On this wonderfully inventive new CD, Lena Ullman (banjo & vocals) and Anna Falkenau (fiddles) offer up a magical interpretation of Old-Timey and Irish Traditional, along with a number of compelling original compositions. The playing throughout manages to combine a wholly natural, yet meticulous attention to detail on the one hand with a playful freedom of expression on the other. Some songs and tunes appear in more unusual keys (Homeless, Black Jack David) and result in delightfully subtle nuances of tone and texture. Extending out from this inventive approach are such exotic flights of fancy as the gorgeous jazz tinged tune Fog, the evocative Stranger in the Garden and the incorporation of Anna’s accomplished South Indian fiddle playing on the magnificent Waiting for Anna, aided and abetted by some tricky sounding riffs too from the banjo. As a counterweight to all this joyful extravagance, other tracks begin with simple yet haunting melodic patterns (Blueberry /Snowdrop) which immediately anchor the music and pull you into a shared intimacy with the players. Then, as on several tracks, (Blueberry, Red Rocking Chair, Homeless, Black Jack David) Lena’s distinctively pure and poignant vocals are added into the mix. The overall result is a showcase for innovation and virtuoso playing. It will be hard to find a more energised fiddle-banjo combo than on Chilean Horseman or playing as exuberant as on Apatchy Hunting in the Garden. A richly fertile musical partnership tuned in to one another’s style of playing; and most certainly a case where left and right hands really do seem to know what the other is doing.

Pete Mullineaux – author of Session –poems inspired by Irish Traditional Music, Salmon Poetry.

Lena Ullman & Anna Falkenau “I Can Hear You Calling”
Own Label, 2017
Oldtime banjo and fiddle from this duo: Lena and Anna are equally proficient in Irish traditional music, and there is a bit of Irish mixed in here, but I Can Hear You Calling is mainly new compositions in the oldtime style. Both write great tunes – Falkenau’s Apatchy Hunting in the Garden and Ullman’s Waiting for Anna are good examples. Ullman also had a hand in all four songs here, whether writing the whole thing or just the melody. Black Jack David is a version of The Raggle Taggle Gipsies, while Homeless is a new song by Ullman about one of the big issues in contemporary America and Ireland.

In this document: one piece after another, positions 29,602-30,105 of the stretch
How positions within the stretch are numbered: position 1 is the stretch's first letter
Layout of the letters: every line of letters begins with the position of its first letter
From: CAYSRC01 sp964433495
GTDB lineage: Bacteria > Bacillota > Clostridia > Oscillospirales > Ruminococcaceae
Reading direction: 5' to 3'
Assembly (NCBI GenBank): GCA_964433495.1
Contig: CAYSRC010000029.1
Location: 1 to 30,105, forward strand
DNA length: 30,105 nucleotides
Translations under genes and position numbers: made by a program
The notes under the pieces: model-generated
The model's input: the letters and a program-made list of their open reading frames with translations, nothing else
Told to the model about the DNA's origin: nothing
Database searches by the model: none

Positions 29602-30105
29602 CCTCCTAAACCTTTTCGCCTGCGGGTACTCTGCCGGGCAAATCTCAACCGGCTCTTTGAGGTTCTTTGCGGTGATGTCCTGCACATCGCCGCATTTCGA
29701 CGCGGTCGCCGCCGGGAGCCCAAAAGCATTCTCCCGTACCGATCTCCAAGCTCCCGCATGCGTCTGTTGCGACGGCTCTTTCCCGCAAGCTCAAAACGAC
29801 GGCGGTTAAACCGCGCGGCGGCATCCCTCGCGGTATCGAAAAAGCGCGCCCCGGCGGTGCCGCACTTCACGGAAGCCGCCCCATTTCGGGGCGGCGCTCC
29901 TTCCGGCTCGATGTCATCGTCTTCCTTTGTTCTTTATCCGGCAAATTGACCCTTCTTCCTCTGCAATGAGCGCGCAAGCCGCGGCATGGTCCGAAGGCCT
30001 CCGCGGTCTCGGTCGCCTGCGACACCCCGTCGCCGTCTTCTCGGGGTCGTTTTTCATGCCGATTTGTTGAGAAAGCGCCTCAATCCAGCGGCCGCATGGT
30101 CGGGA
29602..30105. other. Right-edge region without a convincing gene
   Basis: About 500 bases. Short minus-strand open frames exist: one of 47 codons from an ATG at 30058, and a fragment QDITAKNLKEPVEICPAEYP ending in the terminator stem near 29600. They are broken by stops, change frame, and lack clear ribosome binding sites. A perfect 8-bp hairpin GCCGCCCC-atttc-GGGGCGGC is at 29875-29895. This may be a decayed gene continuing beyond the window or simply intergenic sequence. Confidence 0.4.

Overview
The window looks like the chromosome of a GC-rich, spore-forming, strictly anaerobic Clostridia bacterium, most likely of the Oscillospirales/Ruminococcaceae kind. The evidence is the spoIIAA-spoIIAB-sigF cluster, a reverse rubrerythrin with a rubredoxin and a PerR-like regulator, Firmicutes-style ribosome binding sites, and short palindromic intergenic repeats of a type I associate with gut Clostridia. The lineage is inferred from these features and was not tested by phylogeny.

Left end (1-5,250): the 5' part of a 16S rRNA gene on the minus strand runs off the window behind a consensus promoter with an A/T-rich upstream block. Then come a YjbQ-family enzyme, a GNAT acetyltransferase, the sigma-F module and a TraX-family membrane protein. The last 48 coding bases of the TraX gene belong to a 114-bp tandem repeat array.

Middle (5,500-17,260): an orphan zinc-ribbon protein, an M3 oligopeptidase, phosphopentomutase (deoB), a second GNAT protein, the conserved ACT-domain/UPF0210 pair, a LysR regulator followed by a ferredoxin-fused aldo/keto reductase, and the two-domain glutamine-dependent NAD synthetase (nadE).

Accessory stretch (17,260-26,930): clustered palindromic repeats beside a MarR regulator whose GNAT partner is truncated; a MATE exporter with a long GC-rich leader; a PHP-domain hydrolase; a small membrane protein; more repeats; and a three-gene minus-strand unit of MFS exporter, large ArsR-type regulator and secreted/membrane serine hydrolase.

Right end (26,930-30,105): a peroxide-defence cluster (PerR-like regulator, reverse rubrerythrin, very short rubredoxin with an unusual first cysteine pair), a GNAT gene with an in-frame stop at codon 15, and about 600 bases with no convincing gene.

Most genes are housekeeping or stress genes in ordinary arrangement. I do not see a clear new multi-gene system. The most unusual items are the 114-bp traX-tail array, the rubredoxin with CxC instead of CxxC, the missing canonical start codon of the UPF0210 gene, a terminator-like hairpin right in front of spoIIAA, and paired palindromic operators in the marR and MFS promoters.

Both Ullman and Falkenau have adopted Ireland as their home after growing up in Sweden and Germany respectively. Ullman started on the five-string banjo in Sweden, but has been absorbing Irish music since the 1970s. Falkenau is a more recent convert, and also spent time in Connecticut with the backwoods players, so the shared experience of the duo spans Irish, oldtime and Germanic styles.
The sound this pair produce is quite old-fashioned, raw acoustic instruments with little post-production, just the two musicians with no backing track, and plenty of old modal cadences somewhere between major and minor on most tunes. I Can Hear You Calling raises the hairs on my neck at times, that primal edge on the fiddle particularly. The final Easter Lambs by Charlie Lennon is quite a contrast, a stately air with an almost baroque feel, Ullman’s banjo taking the role of a Vivaldi or Telemann mandolin as Falkenau switches to German or possibly Swedish smooth technique in the manner of a 19th century town fiddler. If fiddle and banjo is your thing, you should definitely give this CD a listen.